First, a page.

When you are part of the start-up world, one of the things everyone will tell you is that in order to succeed in your career, you must find yourself a mentor. Someone who can help guide you through the trials and tribulations you will endure in your business because they have been there themselves.
I grew up a daddy's girl. I am the youngest of two girls and there was no bigger hero to me then my dad. He ran multiple companies and when he came home he ran the household. I never wanted to hear my mother say, "Wait until your father comes home," but when he did come home, I jumped from the highest stairs into his arms. Make no mistake though, when he was mad, the entire house shook, as did my world.
He was the stereotypical baby boomer boy, a first-generation American born to parents whose parents and siblings perished in the Holocaust. He was born in a time when hitting and whipping was appropriate but a discipline method he never ever believed in.
He was an army man, a Vietnam War veteran. He had a passion for science and got himself through college by working odd jobs waiting tables. He never told me his war stories, as he wanted to protect me from the evils of the outside world. I wasn't allowed to watch movies about Vietnam, since he lived through it and nothing could be as bad...except for apparently having my sister and me. My dad, the man with the strangest sense of humour but growing up, no one could be funnier than my dad!
When it came to business he was a self-educated man. He read every book and listened to every cassette. My dad lived through Vietnam -- he didn't understand the power of can't or won't. So when this Brooklyn kid moved to Montreal to marry the woman of his dreams, he taught himself French via audio cassette and worked his way up the ranks of the needle trade industry. He was determined to succeed and that he did.
When it came to life my dad instilled in me the fundamental belief that you must treat everyone as an equal: "You are no better than anyone so don't think you are and I assure you, the person everyone is making fun of today will be their boss tomorrow."
I never planned on going into business -- I was going to be a teacher and change the world through educating youth but circumstances put me in different heels. When I decided to open a recruiting firm my dads' words were simple. Nothing. Not a single word. His support was in his silence.
While I had people providing unsolicited advice asking me questions like: "How long are you going to do this for?" "Are you sure?" "How will you even start?" "What's your plan?" He said nothing. He didn't call. He didn't ask questions. He didn't offer financial support. He gave no opinion and offered zero guidance.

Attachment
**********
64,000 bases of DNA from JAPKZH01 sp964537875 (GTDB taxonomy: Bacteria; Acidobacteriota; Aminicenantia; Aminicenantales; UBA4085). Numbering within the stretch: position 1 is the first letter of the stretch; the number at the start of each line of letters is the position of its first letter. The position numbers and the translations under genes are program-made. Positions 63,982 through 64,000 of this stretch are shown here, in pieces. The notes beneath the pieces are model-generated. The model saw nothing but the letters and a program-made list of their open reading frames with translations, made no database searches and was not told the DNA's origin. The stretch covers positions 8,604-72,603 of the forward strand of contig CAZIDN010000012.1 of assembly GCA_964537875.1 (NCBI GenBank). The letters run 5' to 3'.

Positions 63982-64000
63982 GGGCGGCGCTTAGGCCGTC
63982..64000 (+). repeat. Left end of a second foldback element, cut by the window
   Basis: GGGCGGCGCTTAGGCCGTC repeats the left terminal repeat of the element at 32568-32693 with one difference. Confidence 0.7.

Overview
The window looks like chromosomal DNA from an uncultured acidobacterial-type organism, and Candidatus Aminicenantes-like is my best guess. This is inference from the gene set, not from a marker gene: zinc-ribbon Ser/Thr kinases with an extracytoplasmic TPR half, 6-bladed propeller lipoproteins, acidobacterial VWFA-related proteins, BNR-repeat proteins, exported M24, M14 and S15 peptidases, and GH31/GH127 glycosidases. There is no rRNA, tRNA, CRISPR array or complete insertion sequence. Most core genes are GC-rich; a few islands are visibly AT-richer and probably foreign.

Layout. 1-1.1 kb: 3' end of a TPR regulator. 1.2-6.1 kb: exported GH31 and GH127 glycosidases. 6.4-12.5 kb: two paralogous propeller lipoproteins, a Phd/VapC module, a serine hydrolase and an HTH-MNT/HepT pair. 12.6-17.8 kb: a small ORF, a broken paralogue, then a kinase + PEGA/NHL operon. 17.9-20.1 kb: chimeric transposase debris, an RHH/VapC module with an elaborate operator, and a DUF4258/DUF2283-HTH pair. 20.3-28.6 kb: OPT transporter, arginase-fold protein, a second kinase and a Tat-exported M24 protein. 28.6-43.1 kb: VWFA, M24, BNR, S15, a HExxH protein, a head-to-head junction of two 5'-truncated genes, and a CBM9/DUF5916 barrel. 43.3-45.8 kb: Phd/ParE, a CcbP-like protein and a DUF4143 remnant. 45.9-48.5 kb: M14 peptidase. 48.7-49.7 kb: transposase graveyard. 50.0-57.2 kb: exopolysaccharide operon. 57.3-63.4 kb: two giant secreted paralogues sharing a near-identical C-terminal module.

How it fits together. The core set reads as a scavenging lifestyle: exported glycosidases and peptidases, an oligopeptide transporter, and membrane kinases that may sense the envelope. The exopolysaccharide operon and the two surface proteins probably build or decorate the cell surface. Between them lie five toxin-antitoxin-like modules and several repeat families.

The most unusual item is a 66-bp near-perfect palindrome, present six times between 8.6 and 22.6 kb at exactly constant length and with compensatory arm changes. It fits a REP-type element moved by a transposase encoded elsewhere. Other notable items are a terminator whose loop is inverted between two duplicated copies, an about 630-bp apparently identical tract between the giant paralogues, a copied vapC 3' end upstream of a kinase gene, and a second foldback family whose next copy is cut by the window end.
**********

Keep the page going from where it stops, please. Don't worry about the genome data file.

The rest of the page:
Now that may seem like an odd mentor but deep down he knew something I didn't. About four months into my business there was a day that came where I turned to my dad with questions and LOTS OF THEM!!
"Dad, how do I do my bookkeeping?"
"Dad, how would you handle this?"
"Dad, what's the best approach to that?"
"Dad do you know anything about this?"
And just like when I was a kid, my dad had all the answers:
"Get an accountant with a designation because if anything happens, you are protected but do your own bookkeeping, you'll save yourself money."
"Do what your gut tells you to do, as you know the difference between right and wrong and 'that guy' is a piece of work trying to take advantage of you!"
"When you earn a dollar, invest back in your business and donate the other half. It will all come back to you, so don't worry."
"Now is not the time to grow with people, it's time to grow with numbers. Enjoy your time with your family. You built a steady company, keep building it but remember your children. As much as they will always be your children, they won't be kids forever. You must enjoy this time with them."
Like any mentor he triggers my creative juices but unlike other mentors he does so without even realizing it and without a scheduled meeting. My father doesn't just hear my trials and tribulations, he hears in my voice when I am breaking down and helps me understand what needs to be done before I crack. As my father, he knows me better then I know myself and as my mentor he doesn't make it about him.
But something even better emerged, my father introduced me to his evils without realizing it. In fact, his Vietnam War stories are a dime a dozen. He tells me his war stories, as he believes it's something that will make me laugh or annoyed but either way it makes me determined to succeed and closer to my dad.
Although I know life isn't always a competition, my mentor is greater than any other mentor out there as it has allowed me to not just improve in my business but see my father in a professional manner and in a different light. Mentors are usually busy, they have their own lives and they don't always have time for you. It doesn't matter how busy my father is, what client he is waiting for or where in the world he is on business because I don't just have a mentor I have a man-tor, my dad-tor and there really could be nothing better!
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